The camera features dual memory card slots, but instead of the latest and fastest CFexpress cards in other Z-series full-frame cameras, the Z f accepts an SD card in the main slot and a MicroSD card in the second. Not the best combination for a full-frame camera of this class, but we believe this has been necessitated by space constraints. Incorporating the slower MicroSD card means slowing down the system especially if you configure it to separate Raw and JPEG files. The card slot is within the battery chamber, which makes it difficult to swap cards while the camera is mounted on a tripod.
You can capture 14-bit Raw images with lossless compression, high efficiency (high), and high-efficiency options and JPEG with fine, normal or basic compression options. There’s an HEIF option as well. The Z f offers up to 14 fps high-speed capture for Raw and JPEG large and Fine images. There’s also a 30 fps mode if you choose JPEG with normal quality. Equivalent sensitivity ranges from ISO 100 to 64,000 without considering the boost modes.
The retro styling is not optimal for videography, yet Nikon has packed the camera with credible video capability. It can churn out 4K UHD footages at up to 60 fps in DX-crop and up to 30 fps with the full sensor area. The camera even offers 10-bit N-Log/HLG in H.265.
The 3.2-inch, 2.1 million dot vari-angle TFT touch-sensitive LCD offers a 170-degree viewing angle. You can use the screen for touch focus and touch shutter. You can also disable this feature if not required. The EVF electronic viewfinder is a 0.5-inch, 3.69 million dot OLED panel. The interface offers a USB Type-C port along with an HDMI Type-D, and 3.5-inch jacks for headphones and external microphones.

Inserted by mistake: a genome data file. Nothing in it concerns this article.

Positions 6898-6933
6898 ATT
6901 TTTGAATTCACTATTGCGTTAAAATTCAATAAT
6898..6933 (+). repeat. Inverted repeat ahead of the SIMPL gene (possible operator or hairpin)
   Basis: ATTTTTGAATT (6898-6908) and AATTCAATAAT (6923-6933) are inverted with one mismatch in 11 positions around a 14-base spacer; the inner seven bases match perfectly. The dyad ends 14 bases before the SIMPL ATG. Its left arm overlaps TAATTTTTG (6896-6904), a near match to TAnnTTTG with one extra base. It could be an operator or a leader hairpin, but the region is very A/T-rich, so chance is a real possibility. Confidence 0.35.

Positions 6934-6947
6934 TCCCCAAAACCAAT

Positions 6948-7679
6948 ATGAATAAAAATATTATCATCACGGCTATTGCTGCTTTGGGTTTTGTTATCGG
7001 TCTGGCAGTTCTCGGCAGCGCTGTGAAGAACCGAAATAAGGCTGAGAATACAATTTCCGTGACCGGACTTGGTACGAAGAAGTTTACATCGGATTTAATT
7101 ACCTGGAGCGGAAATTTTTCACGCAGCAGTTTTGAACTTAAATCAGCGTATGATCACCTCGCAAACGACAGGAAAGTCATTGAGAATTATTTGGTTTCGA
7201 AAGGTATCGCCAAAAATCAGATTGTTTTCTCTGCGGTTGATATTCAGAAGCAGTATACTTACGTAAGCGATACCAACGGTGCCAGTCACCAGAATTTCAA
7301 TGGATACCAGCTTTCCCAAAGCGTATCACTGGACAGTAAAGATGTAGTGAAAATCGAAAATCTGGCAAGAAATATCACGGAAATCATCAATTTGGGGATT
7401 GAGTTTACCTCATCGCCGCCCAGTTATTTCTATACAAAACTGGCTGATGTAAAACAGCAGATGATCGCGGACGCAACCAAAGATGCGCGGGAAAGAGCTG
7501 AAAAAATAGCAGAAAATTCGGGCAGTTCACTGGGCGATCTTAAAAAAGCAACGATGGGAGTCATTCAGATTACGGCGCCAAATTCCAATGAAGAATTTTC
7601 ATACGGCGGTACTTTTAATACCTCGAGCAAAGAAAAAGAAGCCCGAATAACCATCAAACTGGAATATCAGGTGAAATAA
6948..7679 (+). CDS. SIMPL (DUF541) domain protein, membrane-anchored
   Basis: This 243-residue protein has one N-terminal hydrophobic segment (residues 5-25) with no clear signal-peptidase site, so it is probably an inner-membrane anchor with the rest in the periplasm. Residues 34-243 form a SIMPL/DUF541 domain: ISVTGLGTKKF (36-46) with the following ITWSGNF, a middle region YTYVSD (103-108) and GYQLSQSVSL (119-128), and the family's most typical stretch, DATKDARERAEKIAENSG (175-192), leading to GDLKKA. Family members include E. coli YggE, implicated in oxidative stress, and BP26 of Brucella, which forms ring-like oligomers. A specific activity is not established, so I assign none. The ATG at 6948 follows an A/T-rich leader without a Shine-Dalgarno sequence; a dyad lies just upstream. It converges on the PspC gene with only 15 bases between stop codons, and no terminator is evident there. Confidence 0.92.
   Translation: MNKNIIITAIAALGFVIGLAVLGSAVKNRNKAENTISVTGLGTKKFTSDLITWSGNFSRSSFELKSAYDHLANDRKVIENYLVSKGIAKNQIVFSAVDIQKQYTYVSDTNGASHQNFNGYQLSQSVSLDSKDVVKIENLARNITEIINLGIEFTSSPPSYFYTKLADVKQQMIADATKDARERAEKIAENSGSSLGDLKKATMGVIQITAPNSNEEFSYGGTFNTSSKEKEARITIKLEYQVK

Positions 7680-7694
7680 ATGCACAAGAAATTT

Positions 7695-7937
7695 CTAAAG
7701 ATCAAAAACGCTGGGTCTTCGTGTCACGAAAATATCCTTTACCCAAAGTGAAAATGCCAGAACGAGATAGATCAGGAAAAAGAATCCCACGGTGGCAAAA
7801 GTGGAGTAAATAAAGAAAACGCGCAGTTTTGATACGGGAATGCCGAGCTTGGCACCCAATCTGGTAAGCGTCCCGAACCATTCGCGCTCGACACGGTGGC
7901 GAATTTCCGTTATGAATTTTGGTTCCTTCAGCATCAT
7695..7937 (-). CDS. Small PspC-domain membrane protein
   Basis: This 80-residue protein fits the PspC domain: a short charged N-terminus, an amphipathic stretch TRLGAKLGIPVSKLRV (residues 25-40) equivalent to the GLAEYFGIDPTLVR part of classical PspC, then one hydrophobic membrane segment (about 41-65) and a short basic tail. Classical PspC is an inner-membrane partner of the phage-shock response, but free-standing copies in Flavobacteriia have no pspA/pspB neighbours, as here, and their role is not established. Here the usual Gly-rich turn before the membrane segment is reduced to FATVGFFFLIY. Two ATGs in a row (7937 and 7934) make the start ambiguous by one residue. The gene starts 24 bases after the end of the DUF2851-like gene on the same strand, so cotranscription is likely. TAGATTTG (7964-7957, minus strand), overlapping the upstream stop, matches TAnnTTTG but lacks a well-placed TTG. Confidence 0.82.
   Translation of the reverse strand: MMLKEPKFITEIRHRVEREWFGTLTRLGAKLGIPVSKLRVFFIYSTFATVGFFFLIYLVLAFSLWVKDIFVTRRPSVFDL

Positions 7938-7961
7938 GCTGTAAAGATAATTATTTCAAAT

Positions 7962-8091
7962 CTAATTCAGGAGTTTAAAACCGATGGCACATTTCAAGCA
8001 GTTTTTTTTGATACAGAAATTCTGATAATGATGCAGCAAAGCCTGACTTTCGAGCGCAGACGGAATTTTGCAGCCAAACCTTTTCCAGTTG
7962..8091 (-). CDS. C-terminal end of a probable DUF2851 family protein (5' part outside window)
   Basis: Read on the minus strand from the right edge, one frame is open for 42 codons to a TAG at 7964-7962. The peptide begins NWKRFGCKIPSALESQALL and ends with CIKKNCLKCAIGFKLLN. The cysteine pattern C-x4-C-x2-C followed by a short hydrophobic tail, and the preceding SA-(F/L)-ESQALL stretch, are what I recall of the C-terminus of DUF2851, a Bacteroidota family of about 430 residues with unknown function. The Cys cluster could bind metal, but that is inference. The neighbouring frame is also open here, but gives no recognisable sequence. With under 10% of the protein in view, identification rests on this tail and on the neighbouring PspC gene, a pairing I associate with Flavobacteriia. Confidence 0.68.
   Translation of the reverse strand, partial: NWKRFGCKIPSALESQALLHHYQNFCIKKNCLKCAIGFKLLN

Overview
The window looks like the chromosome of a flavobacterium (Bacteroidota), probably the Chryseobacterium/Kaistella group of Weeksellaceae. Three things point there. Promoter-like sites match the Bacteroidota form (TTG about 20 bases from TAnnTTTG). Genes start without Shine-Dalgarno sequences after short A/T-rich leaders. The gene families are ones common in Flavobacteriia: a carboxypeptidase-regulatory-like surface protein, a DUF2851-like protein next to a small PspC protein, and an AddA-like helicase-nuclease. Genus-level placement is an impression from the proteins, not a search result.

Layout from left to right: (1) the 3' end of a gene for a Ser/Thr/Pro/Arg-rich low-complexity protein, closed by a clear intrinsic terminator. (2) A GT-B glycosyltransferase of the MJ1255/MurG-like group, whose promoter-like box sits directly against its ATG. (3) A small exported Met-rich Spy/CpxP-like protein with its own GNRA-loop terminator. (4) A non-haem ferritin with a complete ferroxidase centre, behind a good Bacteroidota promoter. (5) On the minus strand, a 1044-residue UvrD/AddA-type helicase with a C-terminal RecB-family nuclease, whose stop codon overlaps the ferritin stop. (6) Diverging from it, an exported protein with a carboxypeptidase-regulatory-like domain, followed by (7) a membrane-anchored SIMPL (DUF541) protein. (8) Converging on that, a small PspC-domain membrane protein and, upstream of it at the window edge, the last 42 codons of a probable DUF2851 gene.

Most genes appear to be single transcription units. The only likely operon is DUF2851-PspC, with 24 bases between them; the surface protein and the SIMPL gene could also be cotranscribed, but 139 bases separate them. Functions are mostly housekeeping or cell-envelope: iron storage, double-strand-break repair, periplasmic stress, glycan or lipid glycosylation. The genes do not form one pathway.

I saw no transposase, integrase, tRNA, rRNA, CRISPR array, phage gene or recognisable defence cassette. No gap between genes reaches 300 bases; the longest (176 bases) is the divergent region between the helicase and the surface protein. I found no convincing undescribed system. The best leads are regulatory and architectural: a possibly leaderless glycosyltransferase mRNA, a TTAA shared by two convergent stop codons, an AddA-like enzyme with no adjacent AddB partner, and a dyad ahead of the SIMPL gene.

The Nikon Z f has an improved autofocus system, and it was quick to detect subjects and latch on to moving targets even in reasonably low light conditions.
The Nikon Z f offers a wide range of White Balance modes, and the Auto White Balance also offers additional sub-modes to preserve warm or cool colours in the frame, making it great for wedding and artificial light photography. Under daylight, we found the preset providing better results than AWB mode, which had a mild warm tint. However, this is not a fault and can be easily corrected in post-processing.